Shame is ever-present. It is an emotional state that overcomes us in the most intimate moments, but it is also a concept we return to at major historical junctures. In English, it is present in expressions that relate to a heavy weight, to the chest, to a stifling of air. In Arabic, the expressions derive from shyness and modesty, which deal with the eye and the face as sites of individual and collective shame.
This special issue on “Shame” raises questions about how we receive the disapproving gaze of the other. How does our internalization of shame change our self-perception? How do we live shame individually and collectively in the most intimate and historical moments? In what ways do we flaunt the source of our shame in order to confront it? How do we wield shame as a tool for disciplining the self and others? Ahmed Naji, Zeina G. Halabi, Angela Brussel, Omar Mismar, Rima Rantisi, and the Editorial Team at Megaphone, interpret shame in various prose and multimedia approaches. This issue also features unpublished images from Myriam Boulos’s “Sexual Fantasies” project as well as the first Arabic translation of Silvan Tomkins’ seminal text, in which he describes shame as “the sickness of the soul.”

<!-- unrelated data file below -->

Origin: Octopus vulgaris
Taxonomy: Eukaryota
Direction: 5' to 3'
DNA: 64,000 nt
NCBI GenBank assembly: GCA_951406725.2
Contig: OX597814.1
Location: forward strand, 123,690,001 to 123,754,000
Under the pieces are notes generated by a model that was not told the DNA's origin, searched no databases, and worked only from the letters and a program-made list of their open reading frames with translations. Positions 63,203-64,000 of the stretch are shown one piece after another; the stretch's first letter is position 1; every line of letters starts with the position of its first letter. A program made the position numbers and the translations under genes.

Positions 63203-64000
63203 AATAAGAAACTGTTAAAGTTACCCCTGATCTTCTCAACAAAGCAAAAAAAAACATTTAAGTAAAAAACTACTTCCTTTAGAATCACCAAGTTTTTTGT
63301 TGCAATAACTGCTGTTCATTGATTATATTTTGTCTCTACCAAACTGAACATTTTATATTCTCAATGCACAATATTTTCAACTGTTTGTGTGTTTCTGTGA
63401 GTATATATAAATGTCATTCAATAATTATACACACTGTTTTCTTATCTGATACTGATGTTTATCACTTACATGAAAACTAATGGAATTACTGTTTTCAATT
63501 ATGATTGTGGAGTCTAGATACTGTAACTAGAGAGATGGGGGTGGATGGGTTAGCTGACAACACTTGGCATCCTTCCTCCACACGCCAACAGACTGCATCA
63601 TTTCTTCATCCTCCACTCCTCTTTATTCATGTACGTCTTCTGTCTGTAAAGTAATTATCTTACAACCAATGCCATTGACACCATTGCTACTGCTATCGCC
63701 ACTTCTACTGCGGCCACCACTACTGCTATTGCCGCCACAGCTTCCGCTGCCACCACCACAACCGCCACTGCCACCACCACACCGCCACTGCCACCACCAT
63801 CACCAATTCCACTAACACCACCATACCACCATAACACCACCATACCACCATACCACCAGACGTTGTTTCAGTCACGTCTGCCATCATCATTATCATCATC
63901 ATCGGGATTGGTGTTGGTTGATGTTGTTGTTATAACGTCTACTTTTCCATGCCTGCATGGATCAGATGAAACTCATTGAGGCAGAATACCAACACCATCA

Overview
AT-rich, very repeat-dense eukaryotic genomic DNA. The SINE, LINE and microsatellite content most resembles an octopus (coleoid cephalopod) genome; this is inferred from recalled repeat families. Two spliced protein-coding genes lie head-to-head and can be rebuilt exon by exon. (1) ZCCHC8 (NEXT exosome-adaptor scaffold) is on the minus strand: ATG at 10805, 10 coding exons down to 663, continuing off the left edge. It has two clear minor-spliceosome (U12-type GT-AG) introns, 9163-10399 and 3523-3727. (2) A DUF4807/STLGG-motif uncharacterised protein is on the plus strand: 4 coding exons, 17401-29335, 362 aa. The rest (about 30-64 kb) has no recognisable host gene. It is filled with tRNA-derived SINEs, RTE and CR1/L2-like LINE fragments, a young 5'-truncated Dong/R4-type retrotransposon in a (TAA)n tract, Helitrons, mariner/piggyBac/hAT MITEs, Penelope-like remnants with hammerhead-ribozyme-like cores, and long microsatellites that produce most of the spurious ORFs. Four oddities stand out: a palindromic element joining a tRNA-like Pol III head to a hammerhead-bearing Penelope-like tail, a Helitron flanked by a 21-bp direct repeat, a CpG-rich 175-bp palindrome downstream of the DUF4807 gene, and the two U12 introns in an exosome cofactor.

This special issue was edited by Zeina G. Halabi for Megaphone News and Rusted Radishes: Beirut Literary and Art Journal, with the support of the Arab Fund for Arts and Culture (AFAC).